Yasuni Biosphere – ALAI – Agencia Latinoamericana de Información CC 4.0. SA

It was called the Yasuní popular consultation, and it asked the people of Ecuador a simple question: “Do you agree with the Ecuadorian government in keeping the ITT crude, known as block 43, underground indefinitely?”

At 94% of the vote counted, the answer was 60% ‘yes’. The proposal was approved.

The referendum was a popular initiative demanded by indigenous communities for more than ten years and sought to protect the vast Yasuní National Park from oil drilling.

Home to the claimed ancestral territory of the contactable Huaorani tribe, and the voluntarily-isolated Tagaeri and Taromenane, the park, 700 square miles larger than Yellowstone, was declared a UNESCO World Biosphere Reserve in 1989.

One of, if not the most biodiverse places on Earth, Yasuní National Park is home to thousands of documented species of reptiles, amphibians, fish, mammals, and birds, and according to one study, it holds world records for species richness for amphibians, bats, trees, and reptiles.

Part of its secret is that it lies within a transitional area of the Andes Mountains into the Amazon Rainforest, along several key tributaries of the Amazon River including the Napo.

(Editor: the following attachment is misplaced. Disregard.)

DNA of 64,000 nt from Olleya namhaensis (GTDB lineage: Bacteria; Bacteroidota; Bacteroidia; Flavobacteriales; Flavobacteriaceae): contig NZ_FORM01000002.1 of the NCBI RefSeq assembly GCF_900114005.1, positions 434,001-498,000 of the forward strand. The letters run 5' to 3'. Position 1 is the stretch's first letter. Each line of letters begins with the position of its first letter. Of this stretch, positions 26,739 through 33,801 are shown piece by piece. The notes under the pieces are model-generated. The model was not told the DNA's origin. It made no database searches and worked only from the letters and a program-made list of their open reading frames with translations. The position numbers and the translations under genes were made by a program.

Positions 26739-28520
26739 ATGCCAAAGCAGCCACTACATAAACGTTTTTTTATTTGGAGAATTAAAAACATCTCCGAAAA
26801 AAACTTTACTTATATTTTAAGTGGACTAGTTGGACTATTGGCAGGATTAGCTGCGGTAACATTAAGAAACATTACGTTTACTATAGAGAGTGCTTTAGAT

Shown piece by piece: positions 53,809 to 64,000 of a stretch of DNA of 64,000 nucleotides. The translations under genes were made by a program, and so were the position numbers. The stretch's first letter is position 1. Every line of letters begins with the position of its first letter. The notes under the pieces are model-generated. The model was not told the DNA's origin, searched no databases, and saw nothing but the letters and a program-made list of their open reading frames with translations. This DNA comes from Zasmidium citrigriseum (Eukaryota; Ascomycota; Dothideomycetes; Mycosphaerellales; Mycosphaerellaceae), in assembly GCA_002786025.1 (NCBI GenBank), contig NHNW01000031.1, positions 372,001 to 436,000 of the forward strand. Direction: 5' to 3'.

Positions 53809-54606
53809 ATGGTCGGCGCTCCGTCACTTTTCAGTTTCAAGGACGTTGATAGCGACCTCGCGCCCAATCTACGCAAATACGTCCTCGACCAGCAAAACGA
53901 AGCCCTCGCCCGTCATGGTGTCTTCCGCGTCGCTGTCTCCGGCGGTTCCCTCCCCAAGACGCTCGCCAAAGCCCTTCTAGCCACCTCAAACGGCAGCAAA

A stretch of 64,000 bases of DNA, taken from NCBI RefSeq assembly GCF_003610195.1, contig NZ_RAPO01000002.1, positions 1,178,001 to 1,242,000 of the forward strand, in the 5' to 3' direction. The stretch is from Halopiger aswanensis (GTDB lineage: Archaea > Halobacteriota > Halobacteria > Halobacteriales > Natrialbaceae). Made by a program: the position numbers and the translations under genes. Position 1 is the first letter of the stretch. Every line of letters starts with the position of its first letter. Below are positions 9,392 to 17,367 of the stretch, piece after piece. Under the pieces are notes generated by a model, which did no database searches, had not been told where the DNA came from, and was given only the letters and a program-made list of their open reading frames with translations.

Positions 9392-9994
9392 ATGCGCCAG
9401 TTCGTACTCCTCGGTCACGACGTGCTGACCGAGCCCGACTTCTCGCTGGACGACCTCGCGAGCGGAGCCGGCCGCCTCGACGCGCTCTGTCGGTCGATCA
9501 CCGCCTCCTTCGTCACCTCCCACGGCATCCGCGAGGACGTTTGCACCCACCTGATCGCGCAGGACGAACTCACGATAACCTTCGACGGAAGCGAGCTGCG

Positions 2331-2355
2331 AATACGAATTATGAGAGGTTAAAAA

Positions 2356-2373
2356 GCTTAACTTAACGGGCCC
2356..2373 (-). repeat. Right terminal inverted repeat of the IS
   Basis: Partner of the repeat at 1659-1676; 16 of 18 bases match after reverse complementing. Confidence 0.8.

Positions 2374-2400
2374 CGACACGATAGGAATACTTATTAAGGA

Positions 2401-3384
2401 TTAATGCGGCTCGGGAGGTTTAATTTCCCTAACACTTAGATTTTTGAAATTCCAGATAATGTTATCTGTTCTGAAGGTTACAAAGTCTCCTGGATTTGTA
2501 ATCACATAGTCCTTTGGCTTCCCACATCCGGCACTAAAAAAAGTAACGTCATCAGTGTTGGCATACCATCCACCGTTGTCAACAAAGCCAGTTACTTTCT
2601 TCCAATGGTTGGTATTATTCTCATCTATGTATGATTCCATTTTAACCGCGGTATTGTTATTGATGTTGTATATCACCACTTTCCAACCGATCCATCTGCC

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It has long been known to conceal potentially-vast oil reserves. In 2007 then-President Rafael Correa announced they would be left in the ground if rich nations contributed to an Ecuadorian poverty relief fund equal to around $3.6 billion, which was believed to represent around 50% of the oil wealth there.

Hardly any of the hoped-for total materialized, with only Turkey, Chile, Colombia, Georgia, Australia, Spain, and Belgium contributing, along with some extremely wealthy individuals. And so 6 years later, Correa announced the intention to move ahead with drilling in block 43, within the National Park boundaries.

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The recent referendum was seen as a blow to President Guillermo Lasso, who also had advocated for drilling. State oil company Petroecuador will have to dismantle its drilling operations in the area in the coming months, something which they’ve stated they will comply with as soon as the vote is officially counted and ratified.

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